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Iraqis divided about invasion
By (Agencies)
Updated: 2004-03-16 14:28

Most people of Iraq have high hopes for the future and say their lives are going well, but they have mixed feelings about the U.S.-led invasion of their country, according to a nationwide poll of Iraqis.

Iraqis are divided over whether the invasion by U.S. and British troops a year ago humiliated their country or liberated it, according to the poll conducted by ABC News and several other media organizations and released Monday.

They have considerable worries about joblessness, security and basic services like electricity, according to the first nationwide poll in Iraq done by news organizations.

"The positive attitudes and the high expectations and optimism are quite striking, with majorities telling us their lives are going well," ABC polling director Gary Langer said. "Expectations carry risks, however. If these are unmet, there could be political consequences."

On a personal level, seven in 10 Iraqis said things are going well for them and more than half 56 percent said their lives are going better than before the war, compared with 19 percent who said things are worse.

Seven in 10 said they expect their lives will be better a year from now, with more than one-third saying much better.

But the Iraqis have concerns about the current conditions in their country: Seven in 10 say the availability of jobs is poor and nearly that many said the same about electricity. Almost three-fourths gave a positive rating to local schools, however.

The biggest overall concern nationally was regaining public security named as the top concern by almost two-thirds in the poll, 64 percent. That was far higher than any other priority.

About half said they oppose the presence of coalition forces, but few want those troops to leave now wanting soldiers to stay until the Iraqi government is in place or until security is restored.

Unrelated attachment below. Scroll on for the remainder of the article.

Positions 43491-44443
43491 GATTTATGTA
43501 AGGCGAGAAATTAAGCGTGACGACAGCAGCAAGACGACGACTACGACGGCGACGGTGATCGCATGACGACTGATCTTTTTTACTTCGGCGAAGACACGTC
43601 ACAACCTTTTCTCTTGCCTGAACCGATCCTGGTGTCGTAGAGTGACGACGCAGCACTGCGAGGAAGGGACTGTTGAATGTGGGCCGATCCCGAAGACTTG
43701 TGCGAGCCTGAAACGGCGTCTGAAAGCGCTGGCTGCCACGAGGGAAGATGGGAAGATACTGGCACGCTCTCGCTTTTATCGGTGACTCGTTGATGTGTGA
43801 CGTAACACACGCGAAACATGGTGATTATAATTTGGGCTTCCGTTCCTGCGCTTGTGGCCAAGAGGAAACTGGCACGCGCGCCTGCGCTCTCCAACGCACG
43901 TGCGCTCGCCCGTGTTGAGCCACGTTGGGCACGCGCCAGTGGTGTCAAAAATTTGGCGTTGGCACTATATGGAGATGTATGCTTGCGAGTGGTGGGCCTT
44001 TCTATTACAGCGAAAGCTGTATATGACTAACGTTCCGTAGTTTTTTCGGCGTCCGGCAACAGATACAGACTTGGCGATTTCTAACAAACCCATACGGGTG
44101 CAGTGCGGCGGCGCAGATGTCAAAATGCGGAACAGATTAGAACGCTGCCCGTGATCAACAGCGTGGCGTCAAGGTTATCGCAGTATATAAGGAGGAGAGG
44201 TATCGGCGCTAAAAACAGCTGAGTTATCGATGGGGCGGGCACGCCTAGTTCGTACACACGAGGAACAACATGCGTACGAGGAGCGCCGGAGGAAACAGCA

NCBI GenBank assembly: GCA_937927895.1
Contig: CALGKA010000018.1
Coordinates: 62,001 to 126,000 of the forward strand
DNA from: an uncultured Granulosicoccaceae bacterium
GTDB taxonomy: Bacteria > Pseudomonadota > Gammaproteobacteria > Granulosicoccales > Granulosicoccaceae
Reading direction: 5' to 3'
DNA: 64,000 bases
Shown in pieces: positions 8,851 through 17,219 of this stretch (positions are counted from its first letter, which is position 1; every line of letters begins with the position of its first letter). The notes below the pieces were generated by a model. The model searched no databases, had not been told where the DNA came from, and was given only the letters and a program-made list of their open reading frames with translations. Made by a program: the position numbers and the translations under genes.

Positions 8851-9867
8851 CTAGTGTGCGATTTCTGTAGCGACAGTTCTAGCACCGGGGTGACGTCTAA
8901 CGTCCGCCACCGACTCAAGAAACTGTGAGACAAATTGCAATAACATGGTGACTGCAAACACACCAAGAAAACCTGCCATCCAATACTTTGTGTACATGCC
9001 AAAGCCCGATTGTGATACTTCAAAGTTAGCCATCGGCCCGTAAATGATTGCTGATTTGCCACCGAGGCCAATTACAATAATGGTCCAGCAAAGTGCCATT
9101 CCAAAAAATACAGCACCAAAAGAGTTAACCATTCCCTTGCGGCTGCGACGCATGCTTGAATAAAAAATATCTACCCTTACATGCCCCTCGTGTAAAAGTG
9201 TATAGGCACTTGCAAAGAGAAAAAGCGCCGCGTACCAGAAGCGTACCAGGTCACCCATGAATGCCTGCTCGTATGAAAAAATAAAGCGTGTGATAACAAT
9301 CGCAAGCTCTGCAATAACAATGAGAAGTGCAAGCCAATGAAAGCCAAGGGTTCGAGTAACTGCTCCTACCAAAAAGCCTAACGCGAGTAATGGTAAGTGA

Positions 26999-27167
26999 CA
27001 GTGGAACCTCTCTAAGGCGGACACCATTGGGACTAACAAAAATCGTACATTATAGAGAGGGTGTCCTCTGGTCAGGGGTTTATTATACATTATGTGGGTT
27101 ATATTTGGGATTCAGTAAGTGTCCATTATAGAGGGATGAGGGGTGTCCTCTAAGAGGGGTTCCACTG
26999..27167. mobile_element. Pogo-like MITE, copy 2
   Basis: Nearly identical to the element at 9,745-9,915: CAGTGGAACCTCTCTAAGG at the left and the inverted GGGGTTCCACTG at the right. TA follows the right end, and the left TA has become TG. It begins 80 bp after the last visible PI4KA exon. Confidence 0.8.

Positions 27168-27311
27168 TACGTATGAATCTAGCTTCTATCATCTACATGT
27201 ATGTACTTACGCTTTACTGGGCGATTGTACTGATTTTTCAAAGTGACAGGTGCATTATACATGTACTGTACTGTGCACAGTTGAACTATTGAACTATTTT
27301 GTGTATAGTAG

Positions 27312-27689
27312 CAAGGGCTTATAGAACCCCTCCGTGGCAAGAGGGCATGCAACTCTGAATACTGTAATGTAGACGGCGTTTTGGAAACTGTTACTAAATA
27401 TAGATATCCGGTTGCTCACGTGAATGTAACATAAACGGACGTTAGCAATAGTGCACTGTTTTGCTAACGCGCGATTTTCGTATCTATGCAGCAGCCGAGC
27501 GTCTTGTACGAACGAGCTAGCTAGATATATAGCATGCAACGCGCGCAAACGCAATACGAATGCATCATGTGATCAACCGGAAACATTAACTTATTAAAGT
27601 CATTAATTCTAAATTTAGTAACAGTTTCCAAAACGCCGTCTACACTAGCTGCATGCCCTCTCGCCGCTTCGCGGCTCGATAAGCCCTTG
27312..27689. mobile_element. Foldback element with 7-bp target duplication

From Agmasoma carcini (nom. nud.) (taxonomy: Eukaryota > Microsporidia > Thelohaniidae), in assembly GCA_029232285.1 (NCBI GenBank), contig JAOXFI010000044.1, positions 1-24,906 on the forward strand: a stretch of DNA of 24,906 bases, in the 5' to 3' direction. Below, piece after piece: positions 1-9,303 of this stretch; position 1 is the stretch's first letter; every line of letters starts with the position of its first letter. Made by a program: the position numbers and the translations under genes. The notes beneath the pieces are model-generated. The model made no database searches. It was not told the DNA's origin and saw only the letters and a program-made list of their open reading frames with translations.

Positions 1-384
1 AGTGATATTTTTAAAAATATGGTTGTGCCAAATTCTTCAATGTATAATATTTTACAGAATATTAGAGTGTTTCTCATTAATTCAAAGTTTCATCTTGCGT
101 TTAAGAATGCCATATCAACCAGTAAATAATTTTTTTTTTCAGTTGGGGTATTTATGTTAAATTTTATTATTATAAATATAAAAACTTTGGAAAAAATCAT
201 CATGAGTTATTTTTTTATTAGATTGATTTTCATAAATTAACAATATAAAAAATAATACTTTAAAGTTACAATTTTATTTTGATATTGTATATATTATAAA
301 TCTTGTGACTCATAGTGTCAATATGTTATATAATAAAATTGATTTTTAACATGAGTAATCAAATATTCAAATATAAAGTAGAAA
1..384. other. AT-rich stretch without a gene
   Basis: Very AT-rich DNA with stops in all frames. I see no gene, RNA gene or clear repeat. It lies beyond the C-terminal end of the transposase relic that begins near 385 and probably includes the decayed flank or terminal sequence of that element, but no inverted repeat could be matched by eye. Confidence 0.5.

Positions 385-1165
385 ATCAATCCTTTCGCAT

Only 25 percent said they had confidence in coalition forces to deliver their needs. There were far higher levels of confidence in Iraqi religious leaders, 70 percent; local police, 68 percent; and the new Iraqi army, 56 percent.

Four of five said they want a unified country with a central government in Baghdad. Kurds, an ethnic minority in northern Iraq who make up about one-third of the total population in Iraq, were less likely to feel that way. By a 2-1 margin, Kurds favored the formation of regional states with a federal government. Kurds have been seeking autonomy in Iraq.

The number who think Iraq needs "a single strong Iraqi leader" in the next year increased from 27 percent in November, when the polling firm Oxford Research International last asked the question, to 47 percent now.

When asked what Iraq needs in five years, people were more likely to say an Iraqi democracy, 42 percent, followed by "a single strong leader," 35 percent.

The poll was conducted by the Oxford Research International of Oxford, England, for ABC News, the British Broadcasting Corp., the German broadcasting network ARD and the Japanese network NHK.

The poll of 2,737 face-to-face interviews was conducted in Iraq from Feb. 9-28 and has a margin of sampling error of plus or minus 2 percentage points.

ABC's Langer said the interviewers faced difficulties conducting the poll because of the security situation in Iraq.

The polling firm "reported a car wreck, interviewers detained by coalition forces, interviewers detained and questioned by Iraqi police, and some who had to detour around a bombing site," he said.

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